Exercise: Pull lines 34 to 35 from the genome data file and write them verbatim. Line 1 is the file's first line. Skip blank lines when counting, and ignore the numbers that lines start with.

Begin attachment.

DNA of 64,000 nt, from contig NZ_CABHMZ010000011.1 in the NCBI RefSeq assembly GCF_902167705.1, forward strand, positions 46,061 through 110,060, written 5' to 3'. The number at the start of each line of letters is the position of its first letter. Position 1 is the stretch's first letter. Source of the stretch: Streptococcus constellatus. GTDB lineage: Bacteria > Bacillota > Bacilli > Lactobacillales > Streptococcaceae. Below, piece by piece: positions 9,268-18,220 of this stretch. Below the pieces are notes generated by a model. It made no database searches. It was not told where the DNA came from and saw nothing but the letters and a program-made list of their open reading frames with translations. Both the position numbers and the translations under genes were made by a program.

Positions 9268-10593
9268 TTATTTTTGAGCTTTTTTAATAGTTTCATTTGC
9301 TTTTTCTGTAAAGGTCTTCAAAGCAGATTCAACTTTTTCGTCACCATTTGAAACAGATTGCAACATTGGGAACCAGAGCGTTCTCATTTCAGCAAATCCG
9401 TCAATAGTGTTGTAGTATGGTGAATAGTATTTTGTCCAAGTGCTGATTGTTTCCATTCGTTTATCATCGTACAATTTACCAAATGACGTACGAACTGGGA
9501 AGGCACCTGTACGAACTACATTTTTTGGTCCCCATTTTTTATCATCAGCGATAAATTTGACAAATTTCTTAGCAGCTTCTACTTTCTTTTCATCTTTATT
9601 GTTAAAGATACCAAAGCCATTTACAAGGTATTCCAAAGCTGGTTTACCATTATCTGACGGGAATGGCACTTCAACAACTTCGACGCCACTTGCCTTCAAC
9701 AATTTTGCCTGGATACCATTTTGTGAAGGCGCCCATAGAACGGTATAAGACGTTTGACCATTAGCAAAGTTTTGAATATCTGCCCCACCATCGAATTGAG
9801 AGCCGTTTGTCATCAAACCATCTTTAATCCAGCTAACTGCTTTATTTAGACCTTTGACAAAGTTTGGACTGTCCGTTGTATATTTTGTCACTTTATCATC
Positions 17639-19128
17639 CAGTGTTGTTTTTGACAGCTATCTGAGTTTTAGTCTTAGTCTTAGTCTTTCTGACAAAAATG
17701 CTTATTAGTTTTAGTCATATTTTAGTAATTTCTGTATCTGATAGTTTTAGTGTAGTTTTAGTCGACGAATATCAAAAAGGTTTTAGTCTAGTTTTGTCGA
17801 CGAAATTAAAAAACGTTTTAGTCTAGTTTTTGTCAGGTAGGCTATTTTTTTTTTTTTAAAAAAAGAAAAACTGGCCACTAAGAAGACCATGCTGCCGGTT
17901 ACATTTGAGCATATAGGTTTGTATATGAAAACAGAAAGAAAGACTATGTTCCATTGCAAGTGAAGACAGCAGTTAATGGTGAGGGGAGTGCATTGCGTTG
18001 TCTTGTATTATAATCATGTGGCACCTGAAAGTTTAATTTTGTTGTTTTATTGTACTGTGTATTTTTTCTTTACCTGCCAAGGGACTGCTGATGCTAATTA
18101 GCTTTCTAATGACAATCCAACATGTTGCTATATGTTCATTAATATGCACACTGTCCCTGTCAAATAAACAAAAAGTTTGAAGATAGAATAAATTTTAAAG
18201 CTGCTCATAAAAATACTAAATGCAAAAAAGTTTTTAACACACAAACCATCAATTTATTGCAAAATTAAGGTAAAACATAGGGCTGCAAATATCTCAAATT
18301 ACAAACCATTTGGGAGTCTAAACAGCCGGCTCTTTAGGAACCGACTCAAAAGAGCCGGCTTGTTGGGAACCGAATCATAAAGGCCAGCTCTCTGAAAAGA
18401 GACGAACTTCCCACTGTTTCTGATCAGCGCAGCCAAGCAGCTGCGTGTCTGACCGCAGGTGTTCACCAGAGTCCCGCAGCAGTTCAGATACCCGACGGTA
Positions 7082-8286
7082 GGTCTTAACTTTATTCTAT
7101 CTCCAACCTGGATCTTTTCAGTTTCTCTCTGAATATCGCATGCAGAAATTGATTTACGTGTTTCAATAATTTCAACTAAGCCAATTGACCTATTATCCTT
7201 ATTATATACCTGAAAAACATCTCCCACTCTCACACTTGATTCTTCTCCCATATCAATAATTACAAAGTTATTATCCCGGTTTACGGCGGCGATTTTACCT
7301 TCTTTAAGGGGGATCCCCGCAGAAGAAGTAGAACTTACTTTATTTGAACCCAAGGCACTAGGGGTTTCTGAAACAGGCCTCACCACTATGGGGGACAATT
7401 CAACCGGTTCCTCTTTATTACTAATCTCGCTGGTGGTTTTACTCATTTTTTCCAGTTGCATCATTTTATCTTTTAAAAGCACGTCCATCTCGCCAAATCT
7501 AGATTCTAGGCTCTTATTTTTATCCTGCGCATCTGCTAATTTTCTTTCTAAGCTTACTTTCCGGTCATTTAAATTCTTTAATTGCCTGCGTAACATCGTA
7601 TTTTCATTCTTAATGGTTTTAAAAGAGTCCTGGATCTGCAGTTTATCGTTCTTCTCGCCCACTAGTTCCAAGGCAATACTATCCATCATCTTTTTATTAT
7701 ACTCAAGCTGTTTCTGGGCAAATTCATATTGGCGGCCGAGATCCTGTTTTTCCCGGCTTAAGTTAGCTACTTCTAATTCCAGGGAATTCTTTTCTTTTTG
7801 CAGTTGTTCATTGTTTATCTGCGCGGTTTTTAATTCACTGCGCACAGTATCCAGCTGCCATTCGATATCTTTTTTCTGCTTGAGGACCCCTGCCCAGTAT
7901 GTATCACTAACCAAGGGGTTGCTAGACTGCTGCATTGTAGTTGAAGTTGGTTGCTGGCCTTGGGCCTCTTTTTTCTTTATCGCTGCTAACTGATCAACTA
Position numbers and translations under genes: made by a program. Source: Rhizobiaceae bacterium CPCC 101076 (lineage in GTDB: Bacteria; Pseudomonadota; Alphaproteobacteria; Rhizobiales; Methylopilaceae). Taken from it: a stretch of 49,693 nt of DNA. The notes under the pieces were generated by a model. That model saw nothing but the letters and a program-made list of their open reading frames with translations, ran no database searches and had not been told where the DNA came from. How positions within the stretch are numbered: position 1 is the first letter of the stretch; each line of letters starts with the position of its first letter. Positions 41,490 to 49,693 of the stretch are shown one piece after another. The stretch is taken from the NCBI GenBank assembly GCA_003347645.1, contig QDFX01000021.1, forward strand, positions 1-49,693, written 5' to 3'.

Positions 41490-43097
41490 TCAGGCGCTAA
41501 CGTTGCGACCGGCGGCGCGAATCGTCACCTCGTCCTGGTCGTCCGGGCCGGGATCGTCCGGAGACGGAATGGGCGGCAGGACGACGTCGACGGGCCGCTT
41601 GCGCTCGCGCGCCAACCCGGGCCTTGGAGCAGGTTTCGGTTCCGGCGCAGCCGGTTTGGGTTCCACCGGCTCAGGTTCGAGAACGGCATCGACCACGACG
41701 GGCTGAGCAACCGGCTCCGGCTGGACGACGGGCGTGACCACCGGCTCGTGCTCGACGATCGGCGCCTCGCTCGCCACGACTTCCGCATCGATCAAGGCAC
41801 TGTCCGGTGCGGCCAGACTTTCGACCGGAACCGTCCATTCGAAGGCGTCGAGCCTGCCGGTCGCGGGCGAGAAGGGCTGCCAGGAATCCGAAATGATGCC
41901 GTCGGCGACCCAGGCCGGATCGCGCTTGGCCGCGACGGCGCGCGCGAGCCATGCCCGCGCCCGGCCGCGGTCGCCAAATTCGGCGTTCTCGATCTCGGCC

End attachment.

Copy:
41501 CGTTGCGACCGGCGGCGCGAATCGTCACCTCGTCCTGGTCGTCCGGGCCGGGATCGTCCGGAGACGGAATGGGCGGCAGGACGACGTCGACGGGCCGCTT
41601 GCGCTCGCGCGCCAACCCGGGCCTTGGAGCAGGTTTCGGTTCCGGCGCAGCCGGTTTGGGTTCCACCGGCTCAGGTTCGAGAACGGCATCGACCACGACG